Sensor Placement Proposal
Sea Morphology: the branch of geology that studies the characteristics and configuration and evolution of rocks and land forms.
The theory oftectonic plates is the theory that the Earth's crust and upper mantle (the lithosphere) is broken into a number of more or less rigid, but constantly moving, segments or plate which move in relation to one another, shifting continent, forming new ocean crust, and causing volcanic eruption. These plates are shown in various diagrams like the one below.
Tectonic plates cause
natural disasters that occur on our planet. When the plates move,
they tend to create stress between them. This stress, once built up
can be relieved in one catastrophic event
that changes the face of the globe. Some of this can be seen in this
picture of the World. The main subduction zones are clearly seen
in this photo. Around where the December 26 Tsunami happened,
there is a light blue outline and there is a ridge there that was
caused by this last earthquake.
The position of the buoys is an important factor. The areas around Peru and Micronesia are very different in that the continental shelves very in size and degree. The shelf around Peru can change very rapidly, and as a result of this it might be a little harder to place a buoy near there. Chile has recently deployed a buoy near Peru and this one will cover the lower part of the country. Therefore we would only need to deploy one buoy in the area and the proposed position is 8 degrees south by 85 degrees west. This is a prime spot because it overlooks the rest of the country and also watches out for a tsunami coming in from the ocean. It is at an area where it gives enough time for warning from a potential tsunami. (12)
A question we needed to ask was how
many buoys we need to put at each location. We propose to put 1 buoy
around the area of Peru and 3 around the area of Micronesia. The
buoy location is represented by the little thumbtack in the picture
reasons for these choices are due
to the fact that the way the continental slope moves and also the
efficient depth for the operation of the buoys. The diagram below
depicts the differences between the continental shelf and the
continental slope. The buoy would sit on the ocean floor and here it
would measure the changes in depth and pressure in the water. (2)
The continental slope moves around a great deal. Anything that is put on there will most likely go under and will be useless. The diagram below shows some of the movement that can occur in the area of the continental slope. The continental shelf would be a nice place to put it but it is too shallow to put it there. If it is there you also run into the possibility of fisherman accidentally fishing up the BPR, and running into the Buoy.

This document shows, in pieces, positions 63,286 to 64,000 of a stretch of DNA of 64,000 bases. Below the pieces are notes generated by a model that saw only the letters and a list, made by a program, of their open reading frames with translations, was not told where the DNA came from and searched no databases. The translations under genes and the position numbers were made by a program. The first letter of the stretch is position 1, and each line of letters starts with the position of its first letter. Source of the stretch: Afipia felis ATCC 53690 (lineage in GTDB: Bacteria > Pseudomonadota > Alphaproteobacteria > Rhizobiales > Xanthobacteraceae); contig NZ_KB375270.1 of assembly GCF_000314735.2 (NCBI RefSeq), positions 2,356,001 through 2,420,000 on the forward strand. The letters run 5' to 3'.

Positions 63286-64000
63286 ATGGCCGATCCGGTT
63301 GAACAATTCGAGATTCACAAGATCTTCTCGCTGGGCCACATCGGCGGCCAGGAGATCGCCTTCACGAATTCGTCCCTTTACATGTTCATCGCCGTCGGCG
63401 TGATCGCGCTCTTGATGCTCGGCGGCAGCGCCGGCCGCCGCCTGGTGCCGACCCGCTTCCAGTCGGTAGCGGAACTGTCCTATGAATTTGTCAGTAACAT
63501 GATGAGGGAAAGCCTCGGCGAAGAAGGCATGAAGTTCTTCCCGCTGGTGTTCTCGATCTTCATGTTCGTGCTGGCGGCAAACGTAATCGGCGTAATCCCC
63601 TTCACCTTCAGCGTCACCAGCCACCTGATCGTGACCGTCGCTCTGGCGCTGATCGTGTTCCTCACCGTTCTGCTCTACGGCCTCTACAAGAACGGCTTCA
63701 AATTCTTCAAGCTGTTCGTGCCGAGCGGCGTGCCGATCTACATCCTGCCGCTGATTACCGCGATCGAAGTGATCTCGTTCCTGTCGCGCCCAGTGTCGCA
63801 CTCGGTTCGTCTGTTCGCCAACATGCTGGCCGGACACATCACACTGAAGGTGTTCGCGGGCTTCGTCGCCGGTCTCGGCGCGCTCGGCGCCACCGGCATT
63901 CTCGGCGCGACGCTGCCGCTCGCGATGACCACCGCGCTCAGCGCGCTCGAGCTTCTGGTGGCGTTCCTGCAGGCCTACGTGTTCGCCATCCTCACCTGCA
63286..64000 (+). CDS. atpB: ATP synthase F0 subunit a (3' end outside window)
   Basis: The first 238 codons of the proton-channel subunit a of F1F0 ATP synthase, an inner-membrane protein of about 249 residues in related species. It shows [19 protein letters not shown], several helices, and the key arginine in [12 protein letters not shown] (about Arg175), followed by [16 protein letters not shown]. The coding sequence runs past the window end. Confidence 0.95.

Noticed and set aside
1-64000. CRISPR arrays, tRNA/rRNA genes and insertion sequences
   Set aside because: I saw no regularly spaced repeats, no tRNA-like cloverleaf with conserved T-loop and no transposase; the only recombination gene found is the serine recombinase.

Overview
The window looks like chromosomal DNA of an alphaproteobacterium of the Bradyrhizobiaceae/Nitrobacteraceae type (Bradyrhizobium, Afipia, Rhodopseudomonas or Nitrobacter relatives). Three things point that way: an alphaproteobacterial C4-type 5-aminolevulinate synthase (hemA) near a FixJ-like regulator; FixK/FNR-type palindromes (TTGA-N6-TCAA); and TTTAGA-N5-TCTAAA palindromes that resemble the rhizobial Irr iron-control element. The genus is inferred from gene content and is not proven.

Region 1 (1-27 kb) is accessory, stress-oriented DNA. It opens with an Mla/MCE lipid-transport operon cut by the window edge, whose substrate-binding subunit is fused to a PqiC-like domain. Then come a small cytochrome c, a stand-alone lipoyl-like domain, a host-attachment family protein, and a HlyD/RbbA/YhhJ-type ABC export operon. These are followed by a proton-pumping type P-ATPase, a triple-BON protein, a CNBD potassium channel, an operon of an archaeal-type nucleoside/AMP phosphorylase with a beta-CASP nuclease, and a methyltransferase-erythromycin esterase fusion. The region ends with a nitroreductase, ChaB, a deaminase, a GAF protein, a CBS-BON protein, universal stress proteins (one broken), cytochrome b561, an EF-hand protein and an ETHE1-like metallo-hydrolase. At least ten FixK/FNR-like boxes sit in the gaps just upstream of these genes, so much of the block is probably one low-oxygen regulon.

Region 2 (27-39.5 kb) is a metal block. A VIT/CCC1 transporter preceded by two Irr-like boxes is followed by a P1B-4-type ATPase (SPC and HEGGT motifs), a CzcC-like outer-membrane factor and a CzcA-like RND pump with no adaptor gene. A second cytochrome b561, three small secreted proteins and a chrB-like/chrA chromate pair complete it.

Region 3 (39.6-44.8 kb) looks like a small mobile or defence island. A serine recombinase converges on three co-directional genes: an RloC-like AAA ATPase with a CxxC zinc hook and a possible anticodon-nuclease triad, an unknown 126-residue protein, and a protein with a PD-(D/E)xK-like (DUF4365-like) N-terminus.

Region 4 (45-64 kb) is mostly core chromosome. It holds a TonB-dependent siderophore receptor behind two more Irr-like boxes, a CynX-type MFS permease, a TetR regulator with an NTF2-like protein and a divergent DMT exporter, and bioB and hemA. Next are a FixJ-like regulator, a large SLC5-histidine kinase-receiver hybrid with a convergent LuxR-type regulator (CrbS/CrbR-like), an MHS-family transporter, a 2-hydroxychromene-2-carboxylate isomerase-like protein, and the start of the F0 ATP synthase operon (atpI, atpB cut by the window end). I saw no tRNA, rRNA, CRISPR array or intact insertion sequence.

picture shows what is happening
around the area of Peru the Nazca plate is going under the South
American plate and that is what can cause earthquakes under the
The points that were selected around Micronesia are locates on the map below. In the area of Micronesia we are proposing three buoys. The buoys will be in locations surrounding the northwestern to the south part of the islands. The positions of the buoys in the vicinity of Micronesia would be about 1 degree north and 161 degrees east, 11 degrees north and 152 degrees east, and 4 degrees north and 141 degrees east. These locations are prime because they surround the island in the areas that are most prone to have earthquakes. (5) Another thing we considered is the locations that the tectonic plates and how they are moving in relation with this area. Around that area there is a spot where four tectonic plates collide, and that was one of our prime spots to be on the look out for. (11)
The locations were decided upon data that was collected from maps and professors. The maps were both topographic and tectonic. We also used historical evidence from these to predict where would be the most area prone to tsunamis based on the locations and magnitudes of earthquakes.
1) Google Earth-Maps
2) Professor David Mohrig, Dept. of Earth, Atmospheric and Planetary Sciences.
3) Descriptive Model of the July 17, 1998 Papua New Guinea Tsunami Related Publications
4) Ashkenazi, I., and J. Shemer. "Tsunami--the Death Waves." Harefuah 144.3 (2005): 154,9, 232
5) The rock islands, Palau, Micronesia.(2003). Geographical, 75(11), 106.
6) Tsunami Scattering and Earthquake faults ib the Deep Pacific Ocean, Harold O. Mofjeld, NOAA, Pacific Marine Environmental Laboratory, Christina Massell Symons, Peter Lonsdale, Scripps Institution of Oceanography, Frank I. González, Vasily V. TitovNOAA, Pacific Marine Environmental Laboratory. Oceanography Vol. 7, No 1/2004
6) "A Lesson in Plate Tectonics." Extreme Science 2005 http://www.extremescience.com/PlateTectonicsmap.htm
7) Scaillet, B., and G. Prouteau. "Oceanic Slab Melting and Mantle Metasomatism." Science progress 84.Pt 4 (2001): 335-54
8) New Model for the Structure of the Ocean Crust. J. R. CANN. Nature 226(06 Jun 1970), 928-930 (06 Jun 1970) Letters to Editor.
9) Initial Report on 23 June 2001 Arequipa, Peru Earthquake. http://www.eeri.org/lfe/pdf/peru_arequipa_initial_reconnaissance_part1.pdf
10) Dr. Steve Gao. http://earth.geol.ksu.edu/sgao/g100/plots/.
11) Baldwin, S. L., et al. "Pliocene Eclogite Exhumation at Plate Tectonic Rates in Eastern Papua New Guinea." Nature 431.7006 (2004): 263-7.
12) Tsunami : The Underrated Hazard. New York: Cambridge University Press, 2001.Annotated Bibliography
Graphic for banner on this page from
Page last updated by levont at 11/2/2005 2:43:16 PM Timestamp